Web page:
For the more general audience perhaps less acquainted with past Batman films there is a nod to classic villains instead: Voldemort turns up, along with the shark from Jaws, the Gremlins, and even the Wicked Witch of the West plays a role. For those who have enjoyed Batman in the past, Bane’s voice is instantly recognisable as a comedic tribute to Tom Hardy’s Bane in Nolan’s the Dark Knight Rises. As another nod to fans, anyone who watched the funny but awful Batman and Robin back in the 90s will remember the infamous ‘Bat-Nipples’ on George Clooney’s bat-suit.
The cast is nothing short of stellar
For the American audience who might not understand the strange British culture, Doctor Who’s Daleks are included in the roster of ultimate villains, introduced with the line “British robots, ask your nerdy friends”. And lastly for any generations that grew up with Adam West portraying Batman, a fair few jokes are thrown around about the campy Batman era back in the 60s.
Throughout the film, we get treated to appearances of some of the most obscure of Batman’s villains. The likes of Calendar Man, Kite Man, and even the Condiment King (a comic-relief villain created for the Batman: Animated Series as a reference to Adam West’s pun-filled antics) pop up every now and then, along with many more.
the cameos never seem to end
The cast is nothing short of stellar. Will Arnett reprises his role from the previous LEGO Movie as the sullen and arrogant Batman. Ralph Fiennes does an amazing job voicing Alfred Pennyworth, Batman’s butler and father figure. Awkward star Michael Cera voices Dick Grayson, the endearing lonely orphan desperate for a family who becomes Robin after Batman’s alter ego Bruce Wayne accidentally adopts him.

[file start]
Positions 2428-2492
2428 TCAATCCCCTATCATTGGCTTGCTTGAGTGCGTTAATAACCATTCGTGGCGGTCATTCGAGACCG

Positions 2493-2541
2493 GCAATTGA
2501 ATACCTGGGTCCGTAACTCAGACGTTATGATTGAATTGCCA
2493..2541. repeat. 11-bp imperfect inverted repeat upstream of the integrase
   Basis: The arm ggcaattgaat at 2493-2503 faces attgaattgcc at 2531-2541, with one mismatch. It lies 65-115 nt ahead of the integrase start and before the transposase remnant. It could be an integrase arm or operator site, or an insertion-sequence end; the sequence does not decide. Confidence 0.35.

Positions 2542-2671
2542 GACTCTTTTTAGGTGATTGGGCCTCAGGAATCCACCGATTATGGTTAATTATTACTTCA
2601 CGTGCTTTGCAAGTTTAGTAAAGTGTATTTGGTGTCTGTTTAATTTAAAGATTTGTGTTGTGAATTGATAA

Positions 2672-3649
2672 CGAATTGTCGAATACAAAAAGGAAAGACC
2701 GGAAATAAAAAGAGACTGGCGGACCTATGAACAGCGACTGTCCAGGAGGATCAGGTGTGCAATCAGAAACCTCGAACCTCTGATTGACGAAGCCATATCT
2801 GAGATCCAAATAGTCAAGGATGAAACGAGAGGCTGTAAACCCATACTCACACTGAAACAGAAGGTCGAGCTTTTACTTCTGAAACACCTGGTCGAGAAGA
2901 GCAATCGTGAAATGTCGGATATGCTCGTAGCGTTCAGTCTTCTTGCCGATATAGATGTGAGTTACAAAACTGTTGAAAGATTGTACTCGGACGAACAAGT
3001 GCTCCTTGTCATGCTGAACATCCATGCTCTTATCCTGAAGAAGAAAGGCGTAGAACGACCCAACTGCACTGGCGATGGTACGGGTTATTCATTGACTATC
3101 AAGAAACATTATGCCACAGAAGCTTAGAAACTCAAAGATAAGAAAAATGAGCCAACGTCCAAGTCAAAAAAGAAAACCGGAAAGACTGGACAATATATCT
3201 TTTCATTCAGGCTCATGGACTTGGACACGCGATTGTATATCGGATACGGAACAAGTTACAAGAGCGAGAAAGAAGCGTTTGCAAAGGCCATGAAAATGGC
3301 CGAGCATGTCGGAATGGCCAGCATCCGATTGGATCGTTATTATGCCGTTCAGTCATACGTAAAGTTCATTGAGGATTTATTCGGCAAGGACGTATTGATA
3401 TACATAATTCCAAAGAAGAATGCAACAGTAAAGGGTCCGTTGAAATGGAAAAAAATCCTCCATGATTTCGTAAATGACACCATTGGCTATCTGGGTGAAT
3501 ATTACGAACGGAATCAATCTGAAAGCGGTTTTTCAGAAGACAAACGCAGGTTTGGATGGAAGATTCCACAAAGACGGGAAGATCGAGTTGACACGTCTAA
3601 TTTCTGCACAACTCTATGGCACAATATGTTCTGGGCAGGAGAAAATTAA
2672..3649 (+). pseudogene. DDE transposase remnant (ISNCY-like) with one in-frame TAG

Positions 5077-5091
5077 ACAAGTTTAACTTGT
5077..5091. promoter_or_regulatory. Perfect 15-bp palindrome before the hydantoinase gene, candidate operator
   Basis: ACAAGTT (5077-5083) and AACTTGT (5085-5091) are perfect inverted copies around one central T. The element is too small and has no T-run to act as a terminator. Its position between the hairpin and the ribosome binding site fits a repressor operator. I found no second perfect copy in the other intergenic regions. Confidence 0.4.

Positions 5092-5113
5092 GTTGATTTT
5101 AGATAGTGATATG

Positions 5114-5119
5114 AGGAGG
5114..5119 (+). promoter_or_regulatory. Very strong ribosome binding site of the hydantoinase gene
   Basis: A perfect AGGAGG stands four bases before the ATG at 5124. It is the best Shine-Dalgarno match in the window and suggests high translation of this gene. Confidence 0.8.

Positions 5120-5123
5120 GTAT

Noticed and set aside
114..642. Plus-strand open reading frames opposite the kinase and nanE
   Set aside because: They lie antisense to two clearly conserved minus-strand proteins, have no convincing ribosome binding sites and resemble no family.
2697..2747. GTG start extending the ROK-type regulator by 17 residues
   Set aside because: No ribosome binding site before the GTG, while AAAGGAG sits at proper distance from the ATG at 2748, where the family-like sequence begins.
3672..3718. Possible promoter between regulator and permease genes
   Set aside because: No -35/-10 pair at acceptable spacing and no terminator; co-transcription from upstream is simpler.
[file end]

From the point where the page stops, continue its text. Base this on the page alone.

Given that he was already playing the essential Alfred, Fiennes’ iconic role of Voldemort from the Harry Potter film saga was passed to comedy legend Eddie Izzard. Comedy actresses Riki Lindhome and Kate Micucci, a.k.a. the online musical duo “Garfunkel & Oates” (if you haven’t already, look them up), also have minor roles (Kate Micucci, who played a paralysing-ly timid love interest for Raj in The Big Bang Theory, was a particularly counterintuitive and yet brilliant choice for voicing loud monster Clayface).
the LEGO Batman Movie subtly plays on the nostalgia of its audience by matching a child’s play session in its haphazard mashing of various characters
And the cameos never seem to end: 21 Jump Street veterans Jonah Hill and Channing Tatum as, respectively, Iron Lantern and Superman; Billy Dee Williams (Lando Calrissian from the original Star Wars trilogy) has a few discreet lines as iconic batman villain Two-Face; Conan O’Brien as the Riddler; Mariah Carey as the mayor of Gotham; Family Guy’s Seth Green as King Kong; Jemaine Clement of Flight of the Conchords as Lord of the Ring’s villain Sauron…
In many ways, however, the true masterstroke of voice casting in the LEGO Batman Movie was having Batman’s personal assistant computer voiced by Siri, the real-life Apple systems personal assistant on IPhone and Mac, even whipping out a sassy quip every now and then.
LEGO has a history of understanding its audience, and remaining true to their expectations. They have managed to retain their bricked spirit while keeping up with the times by expanding from toys to various forms of media and acquiring the rights to more and more franchises. Correspondingly, the LEGO Batman Movie subtly plays on the nostalgia of its audience by matching a child’s play session in its haphazard mashing of various characters (rare are the people who played with LEGO sets that didn’t have their mismatched pieces) and descent into light chaos arriving at the peak of the action.
As a whole, as was to be expected, the LEGO Batman Movie doesn’t take itself too seriously. It is very self-aware and full of self-deprecating humour, worthy of a healthy chuckle. Overall, it’s a great watch if you’re looking for good, chaotic fun.
You can purchase the DVD for the LEGO Batman Movie on Amazon, here.
Image: Warner Bros. Pictures 2017